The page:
A deliberate decision not to understand something can make someone as stupid as someone who just lacks the candlepower to understand. The difference between the two is that the former is far more frustrating than the latter. If I really thought Kevin M or Hoi Polloi or Haiku to have the IQ of a first-grader, I would not be angry. I would just shrug my shoulders and tell myself the concept is too complicated for them and move on. But that’s not the case. These are intelligent people, but they are people who have made a decision, for different reasons (for Haiku it’s partisan politics, for Kevin M it’s emotional, for Hoi Polloi I’m not sure) that they are going to misunderstand my point, and be stubborn in their persistence to keep misunderstanding.

    That’s annoying. And yes, Time123, it’s predictable — the 2019 thread shows that adopting this grade-school response to analogies is ingrained in the psyches of certain types of Internet commenters. That doesn’t make it right, it doesn’t mean I should stop using analogies that are effective to good faith readers, and it does not make it any less frustrating.

    I need to accept that people, including people I usually like, sometimes argue in bad faith (or from a persistent pigheaded refusal to understand, which mimics bad faith). I can’t control it, and so I ought not let it bother me as much as I do.

    Patterico (e349ce)

  141. I can’t say what you did or didn’t “get,” but that sure looks like you’re positing the analogy as an equivalence.

    Bingo. “I understood you all along” is less convincing when your first comment shows you did not understand a thing.

    Patterico (e349ce)

  142. In the future, to keep my blood pressure down, I will not spend a lot of time responding to people like Kevin M or Hoi Polloi or Haiku when they treat analogies as equivalences. I will simply direct them to this page I just created for this precise purpose, and say:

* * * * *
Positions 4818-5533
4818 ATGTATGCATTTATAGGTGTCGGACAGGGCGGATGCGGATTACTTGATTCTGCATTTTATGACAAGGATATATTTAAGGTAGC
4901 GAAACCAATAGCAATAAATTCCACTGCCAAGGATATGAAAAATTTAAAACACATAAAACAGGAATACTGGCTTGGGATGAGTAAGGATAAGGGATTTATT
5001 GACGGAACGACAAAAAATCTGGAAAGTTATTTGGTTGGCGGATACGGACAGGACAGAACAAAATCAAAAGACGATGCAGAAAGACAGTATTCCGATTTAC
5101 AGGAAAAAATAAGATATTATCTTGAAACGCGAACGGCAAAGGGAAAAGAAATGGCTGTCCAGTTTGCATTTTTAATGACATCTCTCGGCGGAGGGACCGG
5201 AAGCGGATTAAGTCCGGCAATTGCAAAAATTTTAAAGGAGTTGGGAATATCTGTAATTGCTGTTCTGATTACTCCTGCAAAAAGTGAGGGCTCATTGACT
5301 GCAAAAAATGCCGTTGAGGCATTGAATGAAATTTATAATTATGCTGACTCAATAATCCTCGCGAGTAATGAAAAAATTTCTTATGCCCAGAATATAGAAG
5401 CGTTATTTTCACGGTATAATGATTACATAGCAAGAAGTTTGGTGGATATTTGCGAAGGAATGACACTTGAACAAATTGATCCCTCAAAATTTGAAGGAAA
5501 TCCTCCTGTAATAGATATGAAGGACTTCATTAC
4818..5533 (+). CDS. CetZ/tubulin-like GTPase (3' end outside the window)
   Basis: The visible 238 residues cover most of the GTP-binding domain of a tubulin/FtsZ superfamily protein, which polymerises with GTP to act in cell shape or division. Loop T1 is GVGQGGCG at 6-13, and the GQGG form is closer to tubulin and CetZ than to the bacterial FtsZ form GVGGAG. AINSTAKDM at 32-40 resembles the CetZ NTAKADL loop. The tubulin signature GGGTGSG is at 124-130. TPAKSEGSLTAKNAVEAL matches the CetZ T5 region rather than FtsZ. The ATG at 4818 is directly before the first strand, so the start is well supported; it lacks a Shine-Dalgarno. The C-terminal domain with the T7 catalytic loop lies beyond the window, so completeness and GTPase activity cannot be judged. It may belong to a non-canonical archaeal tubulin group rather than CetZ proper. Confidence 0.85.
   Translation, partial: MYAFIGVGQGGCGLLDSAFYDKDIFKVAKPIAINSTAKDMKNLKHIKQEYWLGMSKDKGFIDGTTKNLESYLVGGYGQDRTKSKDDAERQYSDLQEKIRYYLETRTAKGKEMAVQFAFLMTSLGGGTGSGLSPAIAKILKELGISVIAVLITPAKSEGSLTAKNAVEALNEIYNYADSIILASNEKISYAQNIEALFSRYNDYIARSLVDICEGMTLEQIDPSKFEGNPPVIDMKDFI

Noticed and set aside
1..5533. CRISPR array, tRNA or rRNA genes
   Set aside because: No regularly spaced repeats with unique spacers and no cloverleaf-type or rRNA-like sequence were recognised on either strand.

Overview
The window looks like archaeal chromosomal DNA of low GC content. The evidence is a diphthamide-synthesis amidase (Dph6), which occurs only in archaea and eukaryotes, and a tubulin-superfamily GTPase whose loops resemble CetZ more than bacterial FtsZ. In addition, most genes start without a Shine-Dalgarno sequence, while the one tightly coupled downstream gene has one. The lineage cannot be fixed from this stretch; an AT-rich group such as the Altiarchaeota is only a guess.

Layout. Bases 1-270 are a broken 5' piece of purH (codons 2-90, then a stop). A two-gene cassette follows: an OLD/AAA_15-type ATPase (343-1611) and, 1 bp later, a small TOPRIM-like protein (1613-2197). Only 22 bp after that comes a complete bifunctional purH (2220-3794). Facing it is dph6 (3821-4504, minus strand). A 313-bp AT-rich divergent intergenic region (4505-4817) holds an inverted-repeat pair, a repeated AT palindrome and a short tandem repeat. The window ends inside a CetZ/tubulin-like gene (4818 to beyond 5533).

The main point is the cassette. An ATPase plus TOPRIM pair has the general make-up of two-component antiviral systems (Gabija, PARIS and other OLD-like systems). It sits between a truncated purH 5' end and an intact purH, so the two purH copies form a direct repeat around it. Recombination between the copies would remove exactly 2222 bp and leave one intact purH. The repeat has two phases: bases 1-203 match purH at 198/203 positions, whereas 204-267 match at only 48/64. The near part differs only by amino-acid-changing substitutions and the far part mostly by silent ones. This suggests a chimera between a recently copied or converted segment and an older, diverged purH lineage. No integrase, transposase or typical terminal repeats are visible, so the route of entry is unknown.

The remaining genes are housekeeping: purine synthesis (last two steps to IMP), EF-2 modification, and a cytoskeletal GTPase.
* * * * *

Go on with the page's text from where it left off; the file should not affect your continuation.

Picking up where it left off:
Hi. Please click here.

    Patterico (e349ce)

  143. Analogies:

    Trump : Republicans :: Stalin : Socialism
    Trump : Republicans :: Perjury : Testimony

    Both say much the same thing, that each is destructive to the concept involved. Which one I choose, though, has implications.

    You can say all you want that I was treating an analogy as a equivalence, but I was simply pointing out that you picked an analogy whose other part was particularly repugnant, and that this seemed to be due to an animus you felt.

    It’s no longer wroth debating though.

    Kevin M (ab1c11)

  144. Also, Patterico, you might avoid focusing on the connotations of single words in a post with utterly no editing capability. Perhaps “conflate” wasn’t the perfect word there, but any analogy combines two regimes, the the set you choose has meaning. It didn’t have to be “chocolates.”

    Kevin M (ab1c11)

  145. what amounted to a political demonstration

    In form, yes. More violent than most. It crossed a line the moment they entered the building, adding criminal acts to the demonstration. But nearly all the people surrounding the Capitol stayed outside, and for them it was a political demonstration.

    If this was an attempt to “overthrow the government” it was probably the most inept such attempt in recorded history.

    Kevin M (ab1c11)

  146. Patterico, I was taught that an analogy is a comparison of two things with some similarity used to make or explain a point. Your analogy compared Trump to OBL, and by extension their supporters.

    I think this is pretty appropriate because the Taliban and Trump supporters both dislike the US our laws. I can easily see others will not agree with me there and be very insulted by the comparison.